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Stewart v. Colvin

United States District Court, M.D. Alabama, Northern Division

June 16, 2014

JAY STEWART, Plaintiff,
v.
CAROLYN W. COLVIN, Acting Commissioner of Social Security, Defendant.

RECOMMENDATION OF THE MAGISTRATE JUDGE

WALLACE CAPEL, Jr., Magistrate Judge.

I. INTRODUCTION

Plaintiff, Jay Stewart, filed his complaint with this court on June 13, 2013 based on the denial of his application for disability insurance benefits under Title II of the Social Security Act ("the Act"), 42 U.S.C. ยงยง 401 et seq. On June 9, 2014, the District Judge entered an Order referring this case to the undersigned magistrate judge for "all pretrial proceedings and entry of any orders or recommendations as may be appropriate." Order (Doc. 14). For the reasons that follow, it is the RECOMMENDATION of the undersigned that this case be DISMISSED for failure to prosecute and abandonment of claims.

II. DISCUSSION

On June 17, 2013, the undersigned entered an Order requiring the Commissioner to file her answer to the Complaint within ninety (90) days. Order (Doc. 4). The Commissioner complied, filing her Answer on September 16, 2013. Thus, according to this court's Order of June 17, 2013, Plaintiff's brief in support of his claims was due on or before October 26, 2013. See Id. at 1-2. Plaintiff failed to file his brief. Accordingly, on April 17, 2014, the undersigned ordered Plaintiff to "on or before May 1, 2014, show cause as to why his brief was not filed and why this case should not be dismissed for failure to prosecute and abandonment of claims." Order (Doc. 11). Plaintiff was " warned that failure abide by this order will likely result in the dismissal of this action. " Id. (emphasis in original). Despite a return receipt card indicating that Plaintiff received the April 17, 2014 Order, see Receipt (Doc. 12), Plaintiff has failed to show cause.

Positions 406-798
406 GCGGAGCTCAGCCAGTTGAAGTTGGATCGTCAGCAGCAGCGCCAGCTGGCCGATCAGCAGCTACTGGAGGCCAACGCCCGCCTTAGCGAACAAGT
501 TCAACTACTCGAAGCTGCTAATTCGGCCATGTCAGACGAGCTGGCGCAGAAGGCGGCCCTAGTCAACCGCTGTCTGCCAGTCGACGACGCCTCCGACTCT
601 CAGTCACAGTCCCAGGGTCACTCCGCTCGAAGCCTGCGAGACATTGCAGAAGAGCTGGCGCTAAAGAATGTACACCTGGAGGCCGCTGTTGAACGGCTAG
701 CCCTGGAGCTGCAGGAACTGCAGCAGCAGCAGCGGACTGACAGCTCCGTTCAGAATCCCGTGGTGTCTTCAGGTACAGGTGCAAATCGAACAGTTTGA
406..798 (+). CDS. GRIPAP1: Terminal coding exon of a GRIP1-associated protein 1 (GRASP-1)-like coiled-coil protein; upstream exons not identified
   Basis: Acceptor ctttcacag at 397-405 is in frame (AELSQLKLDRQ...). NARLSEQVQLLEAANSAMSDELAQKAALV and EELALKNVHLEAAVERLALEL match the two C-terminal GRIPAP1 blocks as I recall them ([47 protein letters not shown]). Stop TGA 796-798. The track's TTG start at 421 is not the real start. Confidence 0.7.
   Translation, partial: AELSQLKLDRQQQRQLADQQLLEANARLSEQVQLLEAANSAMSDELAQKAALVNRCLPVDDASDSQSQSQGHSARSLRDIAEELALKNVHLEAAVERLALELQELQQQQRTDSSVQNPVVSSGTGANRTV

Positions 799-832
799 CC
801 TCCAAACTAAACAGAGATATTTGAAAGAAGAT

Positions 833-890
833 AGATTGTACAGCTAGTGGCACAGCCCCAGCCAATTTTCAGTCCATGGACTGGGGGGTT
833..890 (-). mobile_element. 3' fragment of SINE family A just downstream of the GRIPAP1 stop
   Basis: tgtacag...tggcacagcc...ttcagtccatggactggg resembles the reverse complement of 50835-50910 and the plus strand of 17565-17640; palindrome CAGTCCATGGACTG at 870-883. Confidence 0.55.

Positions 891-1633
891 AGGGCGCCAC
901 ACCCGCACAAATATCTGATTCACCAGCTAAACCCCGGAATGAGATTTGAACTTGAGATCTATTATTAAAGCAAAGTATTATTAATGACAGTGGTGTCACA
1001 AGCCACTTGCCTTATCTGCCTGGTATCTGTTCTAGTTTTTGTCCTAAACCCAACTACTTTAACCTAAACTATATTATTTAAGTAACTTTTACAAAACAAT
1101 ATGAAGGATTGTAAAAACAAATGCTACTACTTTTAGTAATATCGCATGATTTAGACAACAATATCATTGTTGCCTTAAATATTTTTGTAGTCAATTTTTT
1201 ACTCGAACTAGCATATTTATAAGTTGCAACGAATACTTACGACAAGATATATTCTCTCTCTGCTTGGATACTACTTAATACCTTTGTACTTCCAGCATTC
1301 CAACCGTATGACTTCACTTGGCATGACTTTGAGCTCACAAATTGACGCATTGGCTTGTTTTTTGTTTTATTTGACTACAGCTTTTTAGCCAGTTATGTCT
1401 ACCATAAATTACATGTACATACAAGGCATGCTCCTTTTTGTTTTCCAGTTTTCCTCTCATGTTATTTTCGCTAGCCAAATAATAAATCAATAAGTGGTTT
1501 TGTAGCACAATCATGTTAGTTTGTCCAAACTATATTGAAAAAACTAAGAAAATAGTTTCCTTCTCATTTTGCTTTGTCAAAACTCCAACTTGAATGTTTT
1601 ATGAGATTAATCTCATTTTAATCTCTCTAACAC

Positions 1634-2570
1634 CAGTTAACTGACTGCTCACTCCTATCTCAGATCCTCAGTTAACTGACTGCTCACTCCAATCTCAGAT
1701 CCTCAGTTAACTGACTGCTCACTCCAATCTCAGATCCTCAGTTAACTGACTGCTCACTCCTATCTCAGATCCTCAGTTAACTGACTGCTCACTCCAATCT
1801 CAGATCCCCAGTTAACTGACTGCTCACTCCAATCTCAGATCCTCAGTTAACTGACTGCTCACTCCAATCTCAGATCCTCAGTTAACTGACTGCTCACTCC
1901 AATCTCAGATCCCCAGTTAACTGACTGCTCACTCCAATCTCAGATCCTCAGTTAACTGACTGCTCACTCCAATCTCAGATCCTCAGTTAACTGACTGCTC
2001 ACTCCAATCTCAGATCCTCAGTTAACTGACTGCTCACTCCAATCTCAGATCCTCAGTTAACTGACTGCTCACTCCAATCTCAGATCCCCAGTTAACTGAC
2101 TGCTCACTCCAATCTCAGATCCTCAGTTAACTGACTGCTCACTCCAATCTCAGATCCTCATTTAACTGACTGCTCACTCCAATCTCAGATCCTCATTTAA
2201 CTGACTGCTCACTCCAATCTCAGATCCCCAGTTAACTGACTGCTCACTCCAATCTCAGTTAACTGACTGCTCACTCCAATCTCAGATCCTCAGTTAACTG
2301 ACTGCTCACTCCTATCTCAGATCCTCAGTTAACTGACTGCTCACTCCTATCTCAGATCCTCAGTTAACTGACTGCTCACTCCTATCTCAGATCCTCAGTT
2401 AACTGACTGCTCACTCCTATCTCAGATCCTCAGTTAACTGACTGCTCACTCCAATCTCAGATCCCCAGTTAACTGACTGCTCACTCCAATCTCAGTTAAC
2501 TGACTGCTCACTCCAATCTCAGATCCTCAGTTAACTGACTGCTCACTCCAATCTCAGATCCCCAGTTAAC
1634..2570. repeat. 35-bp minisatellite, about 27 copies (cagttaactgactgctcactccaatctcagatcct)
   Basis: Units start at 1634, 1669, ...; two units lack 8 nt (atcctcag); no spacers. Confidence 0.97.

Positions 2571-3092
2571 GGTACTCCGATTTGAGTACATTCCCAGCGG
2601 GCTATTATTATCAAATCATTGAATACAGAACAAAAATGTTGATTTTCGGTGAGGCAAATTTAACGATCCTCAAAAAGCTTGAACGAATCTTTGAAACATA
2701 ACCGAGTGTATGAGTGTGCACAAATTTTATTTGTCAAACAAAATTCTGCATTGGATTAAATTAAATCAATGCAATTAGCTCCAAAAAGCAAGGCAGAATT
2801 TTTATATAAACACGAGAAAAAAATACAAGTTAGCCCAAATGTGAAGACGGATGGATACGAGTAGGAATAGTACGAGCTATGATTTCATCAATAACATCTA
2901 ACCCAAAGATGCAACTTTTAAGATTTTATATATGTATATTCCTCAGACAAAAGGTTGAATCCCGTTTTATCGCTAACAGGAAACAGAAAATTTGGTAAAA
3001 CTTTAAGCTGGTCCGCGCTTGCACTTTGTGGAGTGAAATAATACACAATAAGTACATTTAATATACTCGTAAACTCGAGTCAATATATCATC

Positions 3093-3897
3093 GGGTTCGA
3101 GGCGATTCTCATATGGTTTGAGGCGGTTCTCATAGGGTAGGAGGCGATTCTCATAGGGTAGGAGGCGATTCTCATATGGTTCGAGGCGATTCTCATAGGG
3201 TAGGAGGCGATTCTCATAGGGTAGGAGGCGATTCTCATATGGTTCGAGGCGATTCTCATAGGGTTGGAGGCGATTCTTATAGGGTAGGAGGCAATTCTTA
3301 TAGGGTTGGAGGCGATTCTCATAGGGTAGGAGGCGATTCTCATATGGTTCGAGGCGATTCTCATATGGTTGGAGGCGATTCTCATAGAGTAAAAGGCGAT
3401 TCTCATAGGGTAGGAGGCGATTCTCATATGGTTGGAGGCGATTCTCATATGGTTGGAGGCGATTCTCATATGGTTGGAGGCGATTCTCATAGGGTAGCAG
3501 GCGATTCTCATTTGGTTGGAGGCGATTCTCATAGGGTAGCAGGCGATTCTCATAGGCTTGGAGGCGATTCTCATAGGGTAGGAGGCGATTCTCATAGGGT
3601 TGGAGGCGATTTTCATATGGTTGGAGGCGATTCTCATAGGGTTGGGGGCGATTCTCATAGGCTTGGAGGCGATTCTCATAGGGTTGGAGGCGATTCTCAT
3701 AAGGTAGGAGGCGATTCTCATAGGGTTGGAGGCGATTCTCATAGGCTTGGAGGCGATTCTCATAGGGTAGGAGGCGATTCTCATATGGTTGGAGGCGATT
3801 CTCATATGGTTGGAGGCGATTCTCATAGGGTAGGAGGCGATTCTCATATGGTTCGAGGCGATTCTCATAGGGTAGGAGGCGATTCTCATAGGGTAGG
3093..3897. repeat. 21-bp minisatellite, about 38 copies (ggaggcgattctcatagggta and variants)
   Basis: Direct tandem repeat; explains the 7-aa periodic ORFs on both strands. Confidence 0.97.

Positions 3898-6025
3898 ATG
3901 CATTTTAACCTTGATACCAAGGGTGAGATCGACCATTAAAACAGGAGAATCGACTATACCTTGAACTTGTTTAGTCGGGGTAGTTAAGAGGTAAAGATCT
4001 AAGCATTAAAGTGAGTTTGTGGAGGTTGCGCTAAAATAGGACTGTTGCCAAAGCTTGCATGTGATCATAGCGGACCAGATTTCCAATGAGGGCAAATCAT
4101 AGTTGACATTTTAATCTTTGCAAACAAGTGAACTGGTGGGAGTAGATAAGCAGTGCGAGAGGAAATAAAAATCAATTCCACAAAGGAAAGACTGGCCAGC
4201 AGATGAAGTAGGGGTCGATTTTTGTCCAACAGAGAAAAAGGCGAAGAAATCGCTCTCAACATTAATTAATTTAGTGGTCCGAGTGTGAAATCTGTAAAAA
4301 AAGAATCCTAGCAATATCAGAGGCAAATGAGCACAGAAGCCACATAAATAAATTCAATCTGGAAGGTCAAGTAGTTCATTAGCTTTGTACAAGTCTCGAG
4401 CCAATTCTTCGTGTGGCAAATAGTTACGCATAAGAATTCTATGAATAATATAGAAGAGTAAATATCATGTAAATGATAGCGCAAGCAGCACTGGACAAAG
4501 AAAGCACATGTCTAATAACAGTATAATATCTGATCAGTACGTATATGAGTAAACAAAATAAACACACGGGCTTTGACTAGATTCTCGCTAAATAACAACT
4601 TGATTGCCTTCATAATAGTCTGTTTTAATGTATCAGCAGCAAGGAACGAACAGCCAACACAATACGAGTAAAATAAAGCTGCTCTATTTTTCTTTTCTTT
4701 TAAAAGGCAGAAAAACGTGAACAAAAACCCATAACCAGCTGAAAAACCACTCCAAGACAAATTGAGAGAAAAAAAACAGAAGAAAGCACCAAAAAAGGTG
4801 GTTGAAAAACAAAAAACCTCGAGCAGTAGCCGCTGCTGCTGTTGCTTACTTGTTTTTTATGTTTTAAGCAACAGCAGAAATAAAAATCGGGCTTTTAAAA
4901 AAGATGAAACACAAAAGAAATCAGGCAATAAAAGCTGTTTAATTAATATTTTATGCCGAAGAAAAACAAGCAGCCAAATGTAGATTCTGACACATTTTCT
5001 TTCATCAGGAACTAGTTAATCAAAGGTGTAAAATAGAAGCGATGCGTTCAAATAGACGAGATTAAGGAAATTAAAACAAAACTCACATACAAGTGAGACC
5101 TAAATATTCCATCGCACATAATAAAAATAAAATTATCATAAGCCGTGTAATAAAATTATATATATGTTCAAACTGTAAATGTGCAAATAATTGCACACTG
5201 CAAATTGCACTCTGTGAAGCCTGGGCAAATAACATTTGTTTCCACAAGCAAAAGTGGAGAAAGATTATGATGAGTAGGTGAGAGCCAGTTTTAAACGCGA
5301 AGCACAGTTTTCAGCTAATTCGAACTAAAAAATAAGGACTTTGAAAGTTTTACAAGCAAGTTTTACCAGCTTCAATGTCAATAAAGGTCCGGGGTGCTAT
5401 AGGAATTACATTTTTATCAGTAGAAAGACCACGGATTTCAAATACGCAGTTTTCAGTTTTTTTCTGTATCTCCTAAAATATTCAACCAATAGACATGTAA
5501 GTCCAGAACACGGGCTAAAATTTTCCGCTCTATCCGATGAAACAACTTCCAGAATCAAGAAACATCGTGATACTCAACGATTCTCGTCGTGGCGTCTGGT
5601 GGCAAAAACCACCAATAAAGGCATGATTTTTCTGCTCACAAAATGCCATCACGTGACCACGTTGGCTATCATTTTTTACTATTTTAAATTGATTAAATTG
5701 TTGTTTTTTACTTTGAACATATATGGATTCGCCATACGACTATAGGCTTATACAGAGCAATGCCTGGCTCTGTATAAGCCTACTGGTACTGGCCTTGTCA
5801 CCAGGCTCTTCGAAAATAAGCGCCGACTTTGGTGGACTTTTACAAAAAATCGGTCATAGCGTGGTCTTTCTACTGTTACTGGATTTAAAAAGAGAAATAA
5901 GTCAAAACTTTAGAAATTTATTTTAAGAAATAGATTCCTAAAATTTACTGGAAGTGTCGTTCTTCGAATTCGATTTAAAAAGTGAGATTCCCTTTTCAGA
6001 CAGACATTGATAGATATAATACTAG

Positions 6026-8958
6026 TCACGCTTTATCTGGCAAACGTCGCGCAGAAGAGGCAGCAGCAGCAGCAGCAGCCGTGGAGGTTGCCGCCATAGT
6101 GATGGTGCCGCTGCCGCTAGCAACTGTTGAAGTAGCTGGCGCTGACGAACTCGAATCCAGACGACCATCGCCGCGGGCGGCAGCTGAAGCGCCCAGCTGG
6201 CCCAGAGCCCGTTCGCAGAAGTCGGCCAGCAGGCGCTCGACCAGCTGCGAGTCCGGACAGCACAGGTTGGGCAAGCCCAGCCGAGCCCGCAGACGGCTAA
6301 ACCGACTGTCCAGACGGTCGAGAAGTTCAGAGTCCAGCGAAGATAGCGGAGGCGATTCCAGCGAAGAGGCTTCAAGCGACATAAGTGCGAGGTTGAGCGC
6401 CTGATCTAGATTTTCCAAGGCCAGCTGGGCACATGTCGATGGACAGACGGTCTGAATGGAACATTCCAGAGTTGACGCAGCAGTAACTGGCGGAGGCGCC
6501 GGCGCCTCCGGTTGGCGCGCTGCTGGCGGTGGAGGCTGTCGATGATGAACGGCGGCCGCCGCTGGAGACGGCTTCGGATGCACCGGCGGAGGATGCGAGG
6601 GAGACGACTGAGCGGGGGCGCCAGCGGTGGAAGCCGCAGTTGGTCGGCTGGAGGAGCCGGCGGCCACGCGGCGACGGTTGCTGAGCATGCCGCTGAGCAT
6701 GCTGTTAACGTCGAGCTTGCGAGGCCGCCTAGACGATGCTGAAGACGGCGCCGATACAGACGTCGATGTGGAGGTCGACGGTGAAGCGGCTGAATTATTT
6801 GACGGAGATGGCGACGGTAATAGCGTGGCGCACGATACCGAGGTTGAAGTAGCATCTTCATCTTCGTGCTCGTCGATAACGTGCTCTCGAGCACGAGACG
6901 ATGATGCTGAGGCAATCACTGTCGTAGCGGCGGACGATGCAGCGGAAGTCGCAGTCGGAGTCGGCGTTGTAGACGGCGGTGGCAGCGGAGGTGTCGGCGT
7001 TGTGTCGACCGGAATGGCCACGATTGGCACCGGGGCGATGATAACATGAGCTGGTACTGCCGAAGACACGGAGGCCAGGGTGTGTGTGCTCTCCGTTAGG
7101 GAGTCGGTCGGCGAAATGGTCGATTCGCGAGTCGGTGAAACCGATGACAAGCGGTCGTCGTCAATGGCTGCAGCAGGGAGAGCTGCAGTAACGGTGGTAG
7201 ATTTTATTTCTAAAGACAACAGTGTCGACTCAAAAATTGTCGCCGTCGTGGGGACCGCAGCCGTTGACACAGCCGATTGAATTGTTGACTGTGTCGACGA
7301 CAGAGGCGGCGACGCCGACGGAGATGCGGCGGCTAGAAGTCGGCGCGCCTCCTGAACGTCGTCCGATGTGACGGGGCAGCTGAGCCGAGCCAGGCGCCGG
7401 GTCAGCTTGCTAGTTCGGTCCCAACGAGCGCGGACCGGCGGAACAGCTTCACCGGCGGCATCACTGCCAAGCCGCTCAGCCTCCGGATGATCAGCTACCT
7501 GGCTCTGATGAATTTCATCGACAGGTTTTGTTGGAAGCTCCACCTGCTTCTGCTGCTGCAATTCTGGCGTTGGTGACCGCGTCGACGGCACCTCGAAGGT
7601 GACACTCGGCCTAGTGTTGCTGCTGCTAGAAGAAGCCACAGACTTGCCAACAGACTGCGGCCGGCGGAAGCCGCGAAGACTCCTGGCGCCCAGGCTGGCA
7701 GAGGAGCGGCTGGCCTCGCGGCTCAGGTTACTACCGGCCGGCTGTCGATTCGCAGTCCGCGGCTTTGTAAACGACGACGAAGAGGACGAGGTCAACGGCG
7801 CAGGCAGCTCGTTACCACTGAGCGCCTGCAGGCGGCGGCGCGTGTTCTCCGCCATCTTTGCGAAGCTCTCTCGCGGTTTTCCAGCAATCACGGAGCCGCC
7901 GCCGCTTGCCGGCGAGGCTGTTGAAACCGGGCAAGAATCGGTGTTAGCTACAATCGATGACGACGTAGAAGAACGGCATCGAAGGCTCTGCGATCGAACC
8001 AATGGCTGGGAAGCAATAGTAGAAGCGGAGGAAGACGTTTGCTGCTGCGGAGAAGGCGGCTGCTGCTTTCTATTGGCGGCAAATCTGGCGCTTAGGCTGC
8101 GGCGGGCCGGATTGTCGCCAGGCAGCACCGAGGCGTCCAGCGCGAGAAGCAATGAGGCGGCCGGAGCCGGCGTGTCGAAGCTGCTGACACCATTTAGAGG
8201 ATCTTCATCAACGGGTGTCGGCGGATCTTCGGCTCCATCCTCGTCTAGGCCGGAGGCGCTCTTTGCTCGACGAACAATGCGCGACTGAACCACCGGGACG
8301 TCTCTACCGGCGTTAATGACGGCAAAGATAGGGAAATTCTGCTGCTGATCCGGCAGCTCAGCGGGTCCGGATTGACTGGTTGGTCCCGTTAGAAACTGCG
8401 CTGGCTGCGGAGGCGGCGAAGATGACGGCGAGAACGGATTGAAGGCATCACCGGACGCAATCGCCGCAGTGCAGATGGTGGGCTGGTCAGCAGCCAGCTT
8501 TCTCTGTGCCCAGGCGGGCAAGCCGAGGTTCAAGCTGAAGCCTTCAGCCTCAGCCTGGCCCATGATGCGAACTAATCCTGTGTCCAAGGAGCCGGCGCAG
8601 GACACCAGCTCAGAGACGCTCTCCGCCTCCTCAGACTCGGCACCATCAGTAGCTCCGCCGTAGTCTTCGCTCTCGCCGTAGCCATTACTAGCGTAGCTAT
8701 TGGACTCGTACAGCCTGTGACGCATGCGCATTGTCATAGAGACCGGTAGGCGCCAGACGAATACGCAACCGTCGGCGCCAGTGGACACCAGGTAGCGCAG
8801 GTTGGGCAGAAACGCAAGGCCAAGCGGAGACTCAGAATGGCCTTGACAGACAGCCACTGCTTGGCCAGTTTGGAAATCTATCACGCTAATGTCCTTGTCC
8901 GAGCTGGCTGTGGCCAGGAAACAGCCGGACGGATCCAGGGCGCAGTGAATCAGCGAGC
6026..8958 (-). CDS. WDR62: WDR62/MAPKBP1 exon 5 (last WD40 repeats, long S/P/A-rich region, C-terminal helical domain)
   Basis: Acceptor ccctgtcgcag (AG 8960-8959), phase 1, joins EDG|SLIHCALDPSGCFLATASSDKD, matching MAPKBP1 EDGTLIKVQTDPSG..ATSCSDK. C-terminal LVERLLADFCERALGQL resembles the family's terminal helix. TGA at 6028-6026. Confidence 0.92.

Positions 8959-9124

A brief outlining Plaintiff's claims is necessary in this case. The only statements in the Complaint in support of Plaintiff's contention that the Commissioner's decision to deny benefits was erroneous are as follows:

"I'm over mecated [sic] have to sleep a lot, I stand my feet swell, anxiety, I black out in the heat[, ] I don[]t have a drivers licens [sic] anymore from blacking out & crashing my truck twice from the heat. Chest pain from simple activity. Shortness of breth [sic]."

Comp. (Doc. 1) at 2. This is merely a list of ailments from which Plaintiff presumably suffers, but the statements are not sufficient to set forth any argument regarding any error in the administrative process that denied Plaintiff benefits.

Considering the time that has expired since the filing of the Complaint and the orders and warnings issued by the court, it is clear that Plaintiff has no intention of prosecuting this action and has abandoned his claims.

III. CONCLUSION

Accordingly, for the reasons stated above, it is the RECOMMENDATION of the Magistrate Judge that this case be DISMISSED for failure to prosecute and abandonment of claims. It is further

ORDERED that Plaintiff is DIRECTED to file any objections to the said Recommendation on or before June 30, 2014. Any objections filed must specifically identify the findings in the Magistrate Judge's Recommendation to which Plaintiff objects. Frivolous, conclusive or general objections will not be considered by the District Court. Plaintiff is advised that this Recommendation is not a final order of the court and, therefore, it is not appealable.

Failure to file written objections to the proposed findings and recommendations in the Magistrate Judge's report shall bar the party from a de novo determination by the District Court of issues covered in the report and shall bar the party from attacking on appeal factual findings in the report accepted or adopted by the District Court except upon grounds of plain error or manifest injustice. Nettles v. Wainwright, 677 F.2d 404 (5th Cir. 1982). S ee Stein v. Reynolds Securities, Inc., 667 F.2d 33 (11th Cir. 1982); see also Bonner v. City of Prichard, 661 F.2d 1206 (11th Cir. 1981) ( en banc ) (adopting as binding precedent all of the decisions of the former Fifth Circuit handed down prior to the close of business on September 30, 1981).


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